Gardening in the city and the sky

>> Sunday, April 20, 2008

Green roofs are nothing new, but they are beginning to make a come back. With a greater realization of the need for sustainable living, the novelty of vertical farming is quickly becoming a necessity.

Many of us may have visions of goats grazing on a green roof such as on this roof in Wisconsin, but green roofing is coming into its own as a more environmentally friendly alternative to asphalt and tile shingles.

While at first it may seem counterintuitive to place farms in the city it is but a small leap from green roofing to garden roofing. New York magazine asked four architects to dream up proposals for a vacant lot at Canal and Varick Streets near the Holland Tunnel entrance requiring only that the design include a residential component and meet zoning requirements. One of the architectural firms, Work Architecture Company, known for their Public Farm 1 project, which you really should check out for their unique design ideas in city farming, came up with this interesting concept. The design creates an urban farming center that would lessen the amount of time food crops languish between harvest and market thereby providing shoppers with fresher food as well as decreasing the amount of fuel used and pollution generated to bring food to our tables. Four large water tanks would collect rainwater for irrigation and a farmers market could be established at ground level.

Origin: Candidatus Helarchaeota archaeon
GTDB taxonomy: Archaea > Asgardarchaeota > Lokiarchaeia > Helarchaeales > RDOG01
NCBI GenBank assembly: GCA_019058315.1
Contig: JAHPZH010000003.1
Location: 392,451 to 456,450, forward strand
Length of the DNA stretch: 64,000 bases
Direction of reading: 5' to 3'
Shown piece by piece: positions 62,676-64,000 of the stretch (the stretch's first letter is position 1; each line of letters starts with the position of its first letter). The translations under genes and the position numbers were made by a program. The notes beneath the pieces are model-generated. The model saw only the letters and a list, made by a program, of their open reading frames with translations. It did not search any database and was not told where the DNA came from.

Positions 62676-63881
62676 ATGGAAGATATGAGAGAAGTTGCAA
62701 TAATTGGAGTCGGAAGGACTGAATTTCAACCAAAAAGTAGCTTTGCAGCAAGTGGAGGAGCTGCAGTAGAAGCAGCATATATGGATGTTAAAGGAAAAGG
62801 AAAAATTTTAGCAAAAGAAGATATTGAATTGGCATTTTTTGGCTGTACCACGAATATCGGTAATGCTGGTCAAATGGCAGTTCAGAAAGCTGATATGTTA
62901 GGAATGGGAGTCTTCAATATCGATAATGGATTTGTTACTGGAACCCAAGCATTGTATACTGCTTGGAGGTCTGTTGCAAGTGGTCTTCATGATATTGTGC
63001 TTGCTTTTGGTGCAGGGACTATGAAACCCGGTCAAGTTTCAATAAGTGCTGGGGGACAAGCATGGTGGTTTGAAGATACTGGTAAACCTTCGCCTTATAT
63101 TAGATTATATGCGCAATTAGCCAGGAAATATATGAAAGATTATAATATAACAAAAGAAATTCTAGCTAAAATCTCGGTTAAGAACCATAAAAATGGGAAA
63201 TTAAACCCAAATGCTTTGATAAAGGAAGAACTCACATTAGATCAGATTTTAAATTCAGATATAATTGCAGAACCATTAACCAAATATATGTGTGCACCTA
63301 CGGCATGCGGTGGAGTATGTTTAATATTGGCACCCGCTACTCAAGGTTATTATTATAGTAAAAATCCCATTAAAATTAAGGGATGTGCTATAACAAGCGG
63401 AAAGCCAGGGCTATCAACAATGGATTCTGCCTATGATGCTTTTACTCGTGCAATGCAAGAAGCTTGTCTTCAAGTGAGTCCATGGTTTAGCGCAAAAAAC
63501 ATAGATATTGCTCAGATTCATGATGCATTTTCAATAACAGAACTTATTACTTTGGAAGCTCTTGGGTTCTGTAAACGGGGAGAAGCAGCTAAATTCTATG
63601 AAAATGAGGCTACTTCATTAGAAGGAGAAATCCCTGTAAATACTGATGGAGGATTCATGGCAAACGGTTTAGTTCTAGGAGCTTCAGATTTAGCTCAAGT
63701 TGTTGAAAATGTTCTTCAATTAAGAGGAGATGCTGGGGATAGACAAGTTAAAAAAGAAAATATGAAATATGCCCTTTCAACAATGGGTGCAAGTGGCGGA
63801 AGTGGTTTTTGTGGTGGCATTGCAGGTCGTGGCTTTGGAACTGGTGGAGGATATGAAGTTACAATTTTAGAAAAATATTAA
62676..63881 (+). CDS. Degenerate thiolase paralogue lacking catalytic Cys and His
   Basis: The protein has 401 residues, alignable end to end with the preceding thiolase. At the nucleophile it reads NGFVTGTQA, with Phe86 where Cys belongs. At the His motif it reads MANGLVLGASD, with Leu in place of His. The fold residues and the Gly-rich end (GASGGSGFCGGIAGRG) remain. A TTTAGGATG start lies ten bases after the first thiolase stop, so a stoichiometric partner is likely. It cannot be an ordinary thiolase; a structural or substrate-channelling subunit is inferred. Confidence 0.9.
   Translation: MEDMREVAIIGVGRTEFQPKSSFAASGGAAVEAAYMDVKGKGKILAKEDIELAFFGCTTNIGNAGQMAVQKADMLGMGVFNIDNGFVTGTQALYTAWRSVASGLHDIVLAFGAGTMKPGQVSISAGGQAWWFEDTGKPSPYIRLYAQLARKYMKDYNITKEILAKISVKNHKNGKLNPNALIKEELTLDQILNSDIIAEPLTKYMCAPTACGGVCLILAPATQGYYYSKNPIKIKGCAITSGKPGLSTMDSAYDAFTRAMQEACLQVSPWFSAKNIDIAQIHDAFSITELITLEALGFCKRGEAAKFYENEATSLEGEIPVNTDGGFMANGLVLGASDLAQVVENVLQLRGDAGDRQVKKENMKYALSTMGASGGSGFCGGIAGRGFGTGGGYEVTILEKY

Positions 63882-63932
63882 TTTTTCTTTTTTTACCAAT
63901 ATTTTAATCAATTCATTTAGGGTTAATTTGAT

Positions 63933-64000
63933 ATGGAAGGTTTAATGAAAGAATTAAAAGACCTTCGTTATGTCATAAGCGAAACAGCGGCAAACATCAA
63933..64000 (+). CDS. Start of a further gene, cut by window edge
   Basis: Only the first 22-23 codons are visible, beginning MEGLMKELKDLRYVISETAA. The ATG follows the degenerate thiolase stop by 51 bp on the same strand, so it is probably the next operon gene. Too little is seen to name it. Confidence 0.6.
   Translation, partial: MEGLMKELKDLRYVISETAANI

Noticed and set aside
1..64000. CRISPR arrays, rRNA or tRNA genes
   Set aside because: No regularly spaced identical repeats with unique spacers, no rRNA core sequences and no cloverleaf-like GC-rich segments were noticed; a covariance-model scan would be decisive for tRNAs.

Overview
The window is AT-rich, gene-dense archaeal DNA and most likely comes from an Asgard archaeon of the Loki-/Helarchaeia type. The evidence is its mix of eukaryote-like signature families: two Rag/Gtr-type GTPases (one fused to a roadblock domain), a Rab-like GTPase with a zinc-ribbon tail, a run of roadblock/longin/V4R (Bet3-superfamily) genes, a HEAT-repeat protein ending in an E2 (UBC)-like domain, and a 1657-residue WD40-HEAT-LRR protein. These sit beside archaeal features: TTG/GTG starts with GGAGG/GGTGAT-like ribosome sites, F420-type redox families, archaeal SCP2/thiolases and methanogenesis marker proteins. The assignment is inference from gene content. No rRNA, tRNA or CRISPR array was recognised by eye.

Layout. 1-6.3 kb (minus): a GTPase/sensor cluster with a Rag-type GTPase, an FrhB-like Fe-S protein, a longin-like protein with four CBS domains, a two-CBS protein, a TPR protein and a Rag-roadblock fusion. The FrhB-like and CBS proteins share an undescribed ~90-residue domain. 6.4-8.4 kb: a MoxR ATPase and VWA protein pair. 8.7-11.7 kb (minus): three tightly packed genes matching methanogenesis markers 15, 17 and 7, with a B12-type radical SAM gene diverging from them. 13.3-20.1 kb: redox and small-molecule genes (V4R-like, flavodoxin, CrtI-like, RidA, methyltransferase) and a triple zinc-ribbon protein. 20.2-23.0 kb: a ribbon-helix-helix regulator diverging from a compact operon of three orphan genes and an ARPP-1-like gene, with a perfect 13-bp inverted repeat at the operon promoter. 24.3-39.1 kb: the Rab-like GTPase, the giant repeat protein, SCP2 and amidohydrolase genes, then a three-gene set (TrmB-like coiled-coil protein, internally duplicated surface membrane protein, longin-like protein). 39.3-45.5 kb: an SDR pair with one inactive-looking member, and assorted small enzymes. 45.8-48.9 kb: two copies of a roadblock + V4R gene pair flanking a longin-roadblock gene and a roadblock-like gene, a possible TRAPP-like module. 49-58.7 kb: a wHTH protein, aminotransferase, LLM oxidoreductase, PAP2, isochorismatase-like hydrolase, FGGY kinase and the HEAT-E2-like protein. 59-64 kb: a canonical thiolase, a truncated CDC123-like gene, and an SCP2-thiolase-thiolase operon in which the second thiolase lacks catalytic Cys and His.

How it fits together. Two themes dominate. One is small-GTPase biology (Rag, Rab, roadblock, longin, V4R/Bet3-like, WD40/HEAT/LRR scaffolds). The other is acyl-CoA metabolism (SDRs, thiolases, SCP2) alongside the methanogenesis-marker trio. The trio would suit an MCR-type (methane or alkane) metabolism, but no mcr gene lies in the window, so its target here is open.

This second design comes from Mithun Architects of Seattle Washington. The concept won "Best of Show" in the Cascadia Region Green Building Council's Living Building Challenge and is being hailed as a "Center for Urban Agriculture." The building, located on a .72-acre site, includes fields for growing vegetables and grains, greenhouses, rooftop gardens and even a chicken farm." According to CEO Washington, the building also would run completely independent of city water, providing its own drinking water partly by collecting rain via the structure's 31,000-square-foot rooftop rainwater collection area. The water would be treated and recycled on site. Photovoltaic cells would produce nearly 100 percent of the building's electricity for the sites 318 small studio, one- and two-bedroom affordable apartments. No doubt the rural feel, along with related smells, would emote a sense of living in the country.

This third example is Toronto based architect Gordon Graff’s Sky Farm. A concept proposed for downtown Toronto's theatre district, it is 58 floors tall, provides 2.7 million square feet of floor area and 8 million square feet of growing area. It can produce as much as a thousand acre farm, feeding 35 thousand people per year. A service core at the back of the tower would include irrigation and electrical systems, and an isolated lower area could house chickens bred for both eggs and meat.